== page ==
Chapter 63337631

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Chapter NumberV
Chapter TitleMRS. BROWN AT THOMPSON HALL.
Chapter Urlhttp://nla.gov.au/nla.news-article63337631
Full Date1877-02-09
Page Number1
Corrections1
Word Count2980
IllustratedN
Last Corrected2014-11-02
Newspaper TitlePortland Guardian (Vic. : 1876 - 1953)
Trove TitleChristmas at Thompson Hall
article text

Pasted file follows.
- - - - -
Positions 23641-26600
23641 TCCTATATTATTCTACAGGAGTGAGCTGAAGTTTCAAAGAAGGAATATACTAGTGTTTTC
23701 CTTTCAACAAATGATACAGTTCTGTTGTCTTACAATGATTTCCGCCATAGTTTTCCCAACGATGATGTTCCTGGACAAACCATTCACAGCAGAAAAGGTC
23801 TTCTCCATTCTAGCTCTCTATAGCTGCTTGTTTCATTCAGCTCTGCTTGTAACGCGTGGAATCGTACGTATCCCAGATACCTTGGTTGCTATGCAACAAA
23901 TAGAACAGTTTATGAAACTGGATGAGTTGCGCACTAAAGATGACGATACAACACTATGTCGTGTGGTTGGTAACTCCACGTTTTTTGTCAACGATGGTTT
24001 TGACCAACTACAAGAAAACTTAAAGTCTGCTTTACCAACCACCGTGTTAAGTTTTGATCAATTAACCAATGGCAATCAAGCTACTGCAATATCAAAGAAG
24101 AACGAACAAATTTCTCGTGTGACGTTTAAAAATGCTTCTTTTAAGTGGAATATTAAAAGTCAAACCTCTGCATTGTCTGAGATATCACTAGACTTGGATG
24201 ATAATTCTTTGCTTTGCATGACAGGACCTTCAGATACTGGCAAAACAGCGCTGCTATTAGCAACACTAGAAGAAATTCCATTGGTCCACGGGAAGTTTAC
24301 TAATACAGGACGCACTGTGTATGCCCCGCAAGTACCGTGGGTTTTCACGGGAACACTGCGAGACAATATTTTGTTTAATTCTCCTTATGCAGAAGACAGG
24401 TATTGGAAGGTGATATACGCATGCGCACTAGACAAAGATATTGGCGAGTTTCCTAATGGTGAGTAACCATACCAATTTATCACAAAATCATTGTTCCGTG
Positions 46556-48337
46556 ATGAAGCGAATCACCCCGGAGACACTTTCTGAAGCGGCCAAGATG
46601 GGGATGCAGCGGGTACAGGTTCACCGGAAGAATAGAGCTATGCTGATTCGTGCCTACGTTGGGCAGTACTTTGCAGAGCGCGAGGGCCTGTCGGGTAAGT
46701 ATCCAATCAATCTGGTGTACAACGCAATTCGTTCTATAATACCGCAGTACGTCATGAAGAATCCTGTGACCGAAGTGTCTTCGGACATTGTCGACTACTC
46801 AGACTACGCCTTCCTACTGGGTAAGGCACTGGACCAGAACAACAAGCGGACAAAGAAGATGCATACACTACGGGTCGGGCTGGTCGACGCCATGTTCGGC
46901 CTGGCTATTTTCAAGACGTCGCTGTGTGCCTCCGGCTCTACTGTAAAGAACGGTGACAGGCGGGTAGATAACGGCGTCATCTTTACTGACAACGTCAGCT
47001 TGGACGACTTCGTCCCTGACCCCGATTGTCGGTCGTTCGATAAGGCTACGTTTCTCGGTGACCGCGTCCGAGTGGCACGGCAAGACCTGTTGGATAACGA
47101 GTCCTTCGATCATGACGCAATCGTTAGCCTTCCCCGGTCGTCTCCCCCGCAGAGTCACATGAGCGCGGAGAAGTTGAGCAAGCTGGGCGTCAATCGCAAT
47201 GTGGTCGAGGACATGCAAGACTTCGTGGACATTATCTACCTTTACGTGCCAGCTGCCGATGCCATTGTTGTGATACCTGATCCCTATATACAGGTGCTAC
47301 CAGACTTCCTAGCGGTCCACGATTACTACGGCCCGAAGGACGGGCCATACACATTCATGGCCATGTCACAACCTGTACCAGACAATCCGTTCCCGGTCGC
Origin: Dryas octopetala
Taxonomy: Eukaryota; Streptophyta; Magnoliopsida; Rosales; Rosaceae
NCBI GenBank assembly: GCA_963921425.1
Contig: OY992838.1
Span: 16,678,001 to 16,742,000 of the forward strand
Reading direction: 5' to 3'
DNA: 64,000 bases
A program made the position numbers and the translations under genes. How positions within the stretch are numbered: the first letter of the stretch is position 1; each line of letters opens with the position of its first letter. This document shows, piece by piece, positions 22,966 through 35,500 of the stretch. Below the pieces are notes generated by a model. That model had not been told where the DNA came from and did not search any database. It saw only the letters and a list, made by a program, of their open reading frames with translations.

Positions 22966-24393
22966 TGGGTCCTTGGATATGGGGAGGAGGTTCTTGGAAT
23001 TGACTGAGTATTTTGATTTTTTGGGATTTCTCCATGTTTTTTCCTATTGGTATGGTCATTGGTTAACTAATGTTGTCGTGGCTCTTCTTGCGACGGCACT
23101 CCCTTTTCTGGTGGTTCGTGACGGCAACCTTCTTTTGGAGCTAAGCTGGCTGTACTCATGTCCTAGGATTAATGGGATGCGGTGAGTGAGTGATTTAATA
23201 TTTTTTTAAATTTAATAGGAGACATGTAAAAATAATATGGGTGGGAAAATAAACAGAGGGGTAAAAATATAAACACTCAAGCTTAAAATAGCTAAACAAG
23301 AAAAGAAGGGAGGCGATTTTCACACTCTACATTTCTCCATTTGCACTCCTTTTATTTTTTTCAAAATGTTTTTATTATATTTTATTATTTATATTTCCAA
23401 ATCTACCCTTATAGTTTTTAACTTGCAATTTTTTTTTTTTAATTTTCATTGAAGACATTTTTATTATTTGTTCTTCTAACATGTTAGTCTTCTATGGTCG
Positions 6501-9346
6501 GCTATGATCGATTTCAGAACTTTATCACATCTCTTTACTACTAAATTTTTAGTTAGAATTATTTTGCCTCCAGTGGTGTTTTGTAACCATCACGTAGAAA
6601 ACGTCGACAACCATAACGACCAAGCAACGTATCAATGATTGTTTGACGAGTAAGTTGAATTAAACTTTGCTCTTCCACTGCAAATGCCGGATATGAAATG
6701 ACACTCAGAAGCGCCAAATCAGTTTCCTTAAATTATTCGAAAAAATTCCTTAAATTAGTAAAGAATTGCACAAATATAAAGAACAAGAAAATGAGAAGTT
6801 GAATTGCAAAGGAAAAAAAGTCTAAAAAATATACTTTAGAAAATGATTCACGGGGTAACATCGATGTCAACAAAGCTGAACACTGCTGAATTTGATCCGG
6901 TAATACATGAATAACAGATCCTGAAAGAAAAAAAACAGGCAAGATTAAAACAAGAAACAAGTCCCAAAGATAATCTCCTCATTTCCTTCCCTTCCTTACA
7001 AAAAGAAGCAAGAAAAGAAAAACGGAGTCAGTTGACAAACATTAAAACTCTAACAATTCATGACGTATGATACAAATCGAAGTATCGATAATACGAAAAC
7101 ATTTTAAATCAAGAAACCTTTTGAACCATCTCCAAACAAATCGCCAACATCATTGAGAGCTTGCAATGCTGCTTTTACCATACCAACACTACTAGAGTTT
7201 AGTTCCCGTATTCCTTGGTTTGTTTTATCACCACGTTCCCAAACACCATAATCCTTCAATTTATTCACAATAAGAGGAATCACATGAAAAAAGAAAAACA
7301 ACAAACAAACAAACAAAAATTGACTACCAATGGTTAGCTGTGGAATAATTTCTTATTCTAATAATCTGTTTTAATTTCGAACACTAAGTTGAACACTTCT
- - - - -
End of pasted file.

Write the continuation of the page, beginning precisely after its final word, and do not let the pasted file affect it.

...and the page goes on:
*THE NOVELIST. CHRISTMAS AT THOMP SON HALL BY ANTHONY LROLLOPn:X4 Qxrom;tl?o, pyan, )ail): (Concluded.) , CHAPrTr V.. aRns. I1ROWN' AT TIIOIIPSON hALL. '!Pleaso, sir, we were to ask for Mr. Jones,' said the servant, putting his head-into. the carriage after both MFr.' nd Mrs. Brodwn had seated'them .selves. 'Mr. JonesPfxeclaimed the husband. ',Why ask for Mr..Jones r" a=u....,dl htlwifo. Ti'e servant was about to fender some explanation when .Mr. Joaes.stopped ul ,ands said that lie was Mr. Jones. 'We -are going to' Thompson, I-Iall, said the lady with great vigour. 'So anmI,' said MAr. Jones,, with much dignity. It was, however, arranged that lie should sit with the csachman, as there was a thmble behind for the other servant. The luggage was put into a cart, and away all went for Thompson Hall; 'What do you think about it, Mary,' whispered Mr; Brown, after a pause. He was evidently awe-struck by tro horror of the occasion. 'I cannot make it out at all. What do yokthink?' ' I don't know what to think. Jones going to Thompson Halll' 'He's a. very good-looking young san.' annill Mrs. Brown. SWell-that's as people think. A still' stuck-up fellowe, I should say. lUp to this momenont ho has never for. siven you for whlat y.,, did to hiim.' ' Woult yon have forgiven his wire, Charles, if she'd done it to you?' ' He hasn't got a wife-yot.' ' How do you know ?' 'He .is coming home now to be married,' said IMr. Brown. 'lHo ex pects to meet the young lady this very Christmas Day. ole told mo so. This.was one of the reaunsons why lo was so angry at being stopped by Wivhat Mott did last night.' 'I suppose he knows Uncle John, or he wouldn't be going to the Hall,' said Mrs. Brown. 'I can't make it out,' said Mr. Brown, shaking his head. 'He looks quits like i gentleman, said Mrs. Brown, - though- ho has 'been-so stiff.- Jones:!-h3arrinby Joncsl You'roe sure it was Barnaby ?' 'That was tlih name on thi card.' ' Not Burnaby?' asked nMrs..Brown, 'It was Barniaby Jones on tihe card just time same as ' Barnaby Rludge,' and as for looking like a gentleman, I'm by no moenus quite so sure. A gentleman takes aln apology when it is offered.' ' Perhaps, mny dear, that depends on the condition of his throat. If you had had a mustiard plaster on all night, your might not have liked it. But ihereowe are at Thompson all at inast.' Thompson Iall was an old brick mansion, standing within ta hugo iron gate, with a gravel swooip before it. It had stood tllere beft".' v".;. tu , it was a town. -. ..wen a suburb,.and had then bieen known by the nameo of Bhov Plhce, l But it . had been in thei "hand.. of tho present ftiumly for the last 30 y eiirs, indi was'now known tar and wide is Thompsoin Hall-- a comfort able, roomy, old-fthshioned place, per. lihaps a littlo dark aud dull to look at, but much. mord substantially built tllhan nmost'of6btir mndern villas. Mrs. Brown jumped with .. alacrity from. tio carriage, and' with a quith step ientered the home of Iter iorefathers, Her husband followed her Mnore? leisurely, blit he, too, fult 4ltnlt ho'waa. at home at Thompson Hall. Then Mr. Jone ? inallt'd in also;-but -hoe looked as ihboughllio were not ait all at home. It vas still very early, and no one of the fiunily was as yet down. .In these circumstances. itnwas almosb necese?ary that something sliouldl be' said to Me'. Jones. 'Do - you, know. -Mr. Thompson?' asked"Mr. Brown. S'I never aind the pleasnure of seeing hint?-as yet,' answered Mr. Jones, very stiffly. '01O,-1 didn't know;-becauseo you said you were coiing here.' 'And I havo cumin here. Are you friends of Mr. Thoimpson?' 'Oh l dear, yes,' said Mrs. Brown. ' I was Thompson myself befoire I mar riod.' 'QIi-=indeed!'- said Mr. Jones. " How very oils;-very odd indeed. During this time the higgago was benig hli'uglht ili the house, and two ;1 P. ...l, i .. ,.. ..... --20.·:i -M-0mi the2nl estalanite, Wonlll thle lnew coners like to go up to their bchlootims? Then the housekeeper, Mrs. Green, intimated with a 'wink that Miss Jnie woull, sho was sutrp, ho down quito iurmmedialoly. The Ipresent moment., however, was still very unplenaant. 'Theo lady pro. bably had inade her guess'-s to tho mystery; but thi two genutlinen warn still altogethler ill the idark. MsII. Brown hid Ihe doubt declarod iher parentage, butll .. Mr. Jonecs, with srclh a muniltitude of hstrngii facts elcrowsding oni his mind, nhad been slow to iindlershtnl helr. hleing slnowhilat spitiriciuts by Inlltllro he was -it-ginningii to tilk IIwhetIher possibly thie llhuintld htIld bheli piLt iby this Inldy on his Ihroit with sullie re fereire t,, his ce, iuuction with Thonip tIn Ialt. C(eutl it e Ithat s?hul , l)i.